Notes from An Alien

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Will Traditional Publishers Survive?


traditional publishing So much change in so little time!

Folks are predicting the Big-Five Book Publishers and dozens of smaller houses are on their way out.

Well

Liberty Books has an article by Ellen F. Brown (award-winning freelance writer) called, Why Book Publishing Can Survive Digital Age: Echoes.

As far as the challenge to traditional publishers from the new digital phenomenon, Ellen says, “…the publishing industry has a long history of weathering these sorts of challenges…”.

Then, she proceeds to cite some history:

“In the 1920s, drug, grocery and department stores gave booksellers fits by offering popular titles at cut-rate prices.”

“Also problematic was the Book of the Month Club, a distribution company founded in 1926 that sold inexpensive hardcover versions of popular books through mail order.”

“And, of course, there was the ultimate competitor to bookstores: public libraries. Throughout the first half of the 20th century, communities across the U.S. funded the construction of facilities where books could be had for free, albeit only on loan.”

“Then came the ‘paperback revolution’. According to Publishers Weekly, word spread at the 1939 American Booksellers Convention that ‘some reckless publisher’ was going to bring out a series of paperback reprints of popular novels to be sold for only a quarter a piece.”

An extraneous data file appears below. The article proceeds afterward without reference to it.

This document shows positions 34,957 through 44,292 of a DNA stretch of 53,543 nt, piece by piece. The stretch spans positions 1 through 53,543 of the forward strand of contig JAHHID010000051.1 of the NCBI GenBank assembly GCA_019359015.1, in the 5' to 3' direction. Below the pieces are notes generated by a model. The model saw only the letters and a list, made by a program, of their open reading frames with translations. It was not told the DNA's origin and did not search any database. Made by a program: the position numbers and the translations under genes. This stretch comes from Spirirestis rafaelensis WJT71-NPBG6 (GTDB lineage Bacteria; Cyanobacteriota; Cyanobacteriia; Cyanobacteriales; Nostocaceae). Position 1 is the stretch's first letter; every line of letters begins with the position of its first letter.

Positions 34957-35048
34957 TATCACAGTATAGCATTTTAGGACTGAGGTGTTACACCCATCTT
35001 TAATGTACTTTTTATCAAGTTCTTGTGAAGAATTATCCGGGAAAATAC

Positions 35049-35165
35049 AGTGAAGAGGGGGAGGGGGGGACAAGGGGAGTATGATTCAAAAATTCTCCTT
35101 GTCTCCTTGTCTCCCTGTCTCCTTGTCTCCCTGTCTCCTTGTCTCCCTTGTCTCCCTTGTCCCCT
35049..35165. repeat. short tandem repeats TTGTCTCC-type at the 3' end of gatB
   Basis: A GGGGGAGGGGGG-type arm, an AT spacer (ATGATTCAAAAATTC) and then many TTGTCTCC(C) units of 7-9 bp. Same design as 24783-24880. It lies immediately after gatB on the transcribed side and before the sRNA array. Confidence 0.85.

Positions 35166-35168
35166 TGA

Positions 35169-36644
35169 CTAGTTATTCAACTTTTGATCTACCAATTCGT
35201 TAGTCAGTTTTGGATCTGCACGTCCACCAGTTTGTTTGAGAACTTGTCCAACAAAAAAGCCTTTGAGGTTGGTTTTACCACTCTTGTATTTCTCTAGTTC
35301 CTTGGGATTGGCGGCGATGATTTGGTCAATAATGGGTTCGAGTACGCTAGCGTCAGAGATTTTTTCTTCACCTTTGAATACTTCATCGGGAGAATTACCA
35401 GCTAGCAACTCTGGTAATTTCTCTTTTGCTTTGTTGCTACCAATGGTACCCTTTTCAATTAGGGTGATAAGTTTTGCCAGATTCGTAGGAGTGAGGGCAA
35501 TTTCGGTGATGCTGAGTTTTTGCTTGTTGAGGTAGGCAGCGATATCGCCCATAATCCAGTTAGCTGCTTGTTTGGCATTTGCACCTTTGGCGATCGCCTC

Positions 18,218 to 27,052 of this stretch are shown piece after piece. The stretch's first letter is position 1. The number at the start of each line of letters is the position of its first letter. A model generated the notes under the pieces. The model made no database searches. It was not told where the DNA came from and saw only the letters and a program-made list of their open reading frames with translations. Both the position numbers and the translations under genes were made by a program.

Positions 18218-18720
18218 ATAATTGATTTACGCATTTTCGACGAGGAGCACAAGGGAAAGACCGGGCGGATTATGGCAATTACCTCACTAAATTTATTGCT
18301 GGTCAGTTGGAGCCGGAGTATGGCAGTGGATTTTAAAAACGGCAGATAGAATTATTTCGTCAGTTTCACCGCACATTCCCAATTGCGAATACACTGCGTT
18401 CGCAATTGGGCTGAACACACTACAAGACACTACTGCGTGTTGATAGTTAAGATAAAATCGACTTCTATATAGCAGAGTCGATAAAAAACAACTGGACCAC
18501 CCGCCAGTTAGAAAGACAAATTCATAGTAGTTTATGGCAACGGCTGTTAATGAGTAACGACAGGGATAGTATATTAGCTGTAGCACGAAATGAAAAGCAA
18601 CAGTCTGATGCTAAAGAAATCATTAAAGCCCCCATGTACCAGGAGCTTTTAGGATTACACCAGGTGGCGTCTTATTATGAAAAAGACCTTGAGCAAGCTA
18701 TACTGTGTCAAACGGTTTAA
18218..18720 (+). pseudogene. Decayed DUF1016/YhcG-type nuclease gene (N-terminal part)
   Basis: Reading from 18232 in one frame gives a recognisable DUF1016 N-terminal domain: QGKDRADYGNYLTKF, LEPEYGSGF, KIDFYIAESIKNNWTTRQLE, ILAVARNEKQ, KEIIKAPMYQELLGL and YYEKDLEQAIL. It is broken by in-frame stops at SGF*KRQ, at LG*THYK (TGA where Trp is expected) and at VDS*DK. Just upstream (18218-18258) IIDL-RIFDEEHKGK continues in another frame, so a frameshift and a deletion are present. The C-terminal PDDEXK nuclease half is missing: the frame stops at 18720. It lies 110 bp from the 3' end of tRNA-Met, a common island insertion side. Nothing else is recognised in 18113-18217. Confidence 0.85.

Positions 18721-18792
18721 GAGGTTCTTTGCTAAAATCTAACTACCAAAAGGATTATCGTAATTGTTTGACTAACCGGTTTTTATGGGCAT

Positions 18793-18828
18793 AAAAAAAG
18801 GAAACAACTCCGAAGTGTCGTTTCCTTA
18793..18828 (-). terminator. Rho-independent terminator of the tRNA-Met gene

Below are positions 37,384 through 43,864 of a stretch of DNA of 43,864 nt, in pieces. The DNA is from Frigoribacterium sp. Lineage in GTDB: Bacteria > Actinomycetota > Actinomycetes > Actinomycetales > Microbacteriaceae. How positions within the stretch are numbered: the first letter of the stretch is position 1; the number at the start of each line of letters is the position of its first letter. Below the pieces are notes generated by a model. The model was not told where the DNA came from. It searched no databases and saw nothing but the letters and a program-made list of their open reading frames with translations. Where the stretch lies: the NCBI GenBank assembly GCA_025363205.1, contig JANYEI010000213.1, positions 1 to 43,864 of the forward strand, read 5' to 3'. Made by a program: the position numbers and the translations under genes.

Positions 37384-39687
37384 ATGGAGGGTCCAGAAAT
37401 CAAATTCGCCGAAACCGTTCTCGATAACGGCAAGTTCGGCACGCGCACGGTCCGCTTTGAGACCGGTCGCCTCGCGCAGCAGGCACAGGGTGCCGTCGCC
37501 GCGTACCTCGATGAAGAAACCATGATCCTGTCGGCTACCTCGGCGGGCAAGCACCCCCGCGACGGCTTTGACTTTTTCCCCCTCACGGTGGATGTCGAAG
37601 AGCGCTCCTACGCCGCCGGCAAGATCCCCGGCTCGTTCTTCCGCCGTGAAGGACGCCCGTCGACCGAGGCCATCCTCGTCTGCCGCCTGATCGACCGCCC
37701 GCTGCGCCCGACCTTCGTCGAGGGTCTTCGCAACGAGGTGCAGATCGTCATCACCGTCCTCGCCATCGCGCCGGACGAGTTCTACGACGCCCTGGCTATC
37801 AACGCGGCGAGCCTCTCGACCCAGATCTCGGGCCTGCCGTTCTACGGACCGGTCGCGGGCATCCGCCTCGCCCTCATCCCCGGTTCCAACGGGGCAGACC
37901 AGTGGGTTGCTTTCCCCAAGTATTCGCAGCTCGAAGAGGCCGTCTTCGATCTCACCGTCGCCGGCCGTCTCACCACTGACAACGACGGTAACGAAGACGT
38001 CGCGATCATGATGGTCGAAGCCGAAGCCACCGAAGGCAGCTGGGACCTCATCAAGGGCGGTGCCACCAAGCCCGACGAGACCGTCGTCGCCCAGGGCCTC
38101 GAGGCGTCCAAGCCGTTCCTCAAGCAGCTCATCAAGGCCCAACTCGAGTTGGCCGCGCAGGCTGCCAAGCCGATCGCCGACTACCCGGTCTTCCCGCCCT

“The real test of the industry’s mettle came in 1949 when Fawcett Publications announced a new series of 25-cent paperback originals. A vigorous debate arose over the propriety of original work being released in such an inexpensive format.”

And, Ellen’s thoughts on how all that affected the publishers?

“Although there was much grumbling along the way, the industry gradually accepted that the new products and distributors, including libraries, were not evil incarnate. To the contrary, they were something of a boon in that they generated interest in reading among people who didn’t frequent bookstores.”

Then, a most interesting thought:

“The new products also had a hard time maintaining their early successes. It’s a simple matter of economics: Delivering a high-quality product at a bargain-basement price is difficult. Once competition heated up in the cheap-book market, signs of strain began to show.”

There’s a lot more history and speculation in the full article but Ellen sums up with: “Electronics are here to stay, but someday the digital revolution in publishing may well be seen as just another phase in the natural evolution of a vital and resilient industry.”

Do read the original article. It’s quite well-written

But

Do you agree that the Digital Revolution is just one more “adjustment” the traditional publishers need to consider?

Is there something “different” about Print-On-Demand and E-Books that poses a greater challenge to the Big-Five and their smaller cousins?
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